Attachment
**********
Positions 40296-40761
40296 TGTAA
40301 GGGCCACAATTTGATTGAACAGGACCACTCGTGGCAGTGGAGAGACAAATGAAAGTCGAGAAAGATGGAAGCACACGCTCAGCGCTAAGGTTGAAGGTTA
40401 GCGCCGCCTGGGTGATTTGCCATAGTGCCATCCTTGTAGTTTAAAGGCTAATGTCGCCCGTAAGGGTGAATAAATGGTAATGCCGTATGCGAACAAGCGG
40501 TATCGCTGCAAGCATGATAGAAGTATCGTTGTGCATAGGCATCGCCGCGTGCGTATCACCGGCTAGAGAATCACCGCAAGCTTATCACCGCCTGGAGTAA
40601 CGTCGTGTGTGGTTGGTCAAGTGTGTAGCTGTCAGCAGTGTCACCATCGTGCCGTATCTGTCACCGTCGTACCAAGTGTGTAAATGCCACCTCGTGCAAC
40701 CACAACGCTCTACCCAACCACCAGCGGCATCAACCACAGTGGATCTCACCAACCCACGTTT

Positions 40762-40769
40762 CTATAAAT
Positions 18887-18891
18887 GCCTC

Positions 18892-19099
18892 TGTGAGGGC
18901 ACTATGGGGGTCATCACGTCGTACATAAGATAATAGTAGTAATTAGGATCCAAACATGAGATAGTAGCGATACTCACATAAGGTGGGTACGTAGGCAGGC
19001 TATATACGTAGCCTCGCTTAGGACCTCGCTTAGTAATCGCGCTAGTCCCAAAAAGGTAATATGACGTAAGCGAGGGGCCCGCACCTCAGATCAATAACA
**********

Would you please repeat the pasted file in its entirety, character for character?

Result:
Positions 40296-40761
40296 TGTAA
40301 GGGCCACAATTTGATTGAACAGGACCACTCGTGGCAGTGGAGAGACAAATGAAAGTCGAGAAAGATGGAAGCACACGCTCAGCGCTAAGGTTGAAGGTTA
40401 GCGCCGCCTGGGTGATTTGCCATAGTGCCATCCTTGTAGTTTAAAGGCTAATGTCGCCCGTAAGGGTGAATAAATGGTAATGCCGTATGCGAACAAGCGG
40501 TATCGCTGCAAGCATGATAGAAGTATCGTTGTGCATAGGCATCGCCGCGTGCGTATCACCGGCTAGAGAATCACCGCAAGCTTATCACCGCCTGGAGTAA
40601 CGTCGTGTGTGGTTGGTCAAGTGTGTAGCTGTCAGCAGTGTCACCATCGTGCCGTATCTGTCACCGTCGTACCAAGTGTGTAAATGCCACCTCGTGCAAC
40701 CACAACGCTCTACCCAACCACCAGCGGCATCAACCACAGTGGATCTCACCAACCCACGTTT

Positions 40762-40769
40762 CTATAAAT
Positions 18887-18891
18887 GCCTC

Positions 18892-19099
18892 TGTGAGGGC
18901 ACTATGGGGGTCATCACGTCGTACATAAGATAATAGTAGTAATTAGGATCCAAACATGAGATAGTAGCGATACTCACATAAGGTGGGTACGTAGGCAGGC
19001 TATATACGTAGCCTCGCTTAGGACCTCGCTTAGTAATCGCGCTAGTCCCAAAAAGGTAATATGACGTAAGCGAGGGGCCCGCACCTCAGATCAATAACA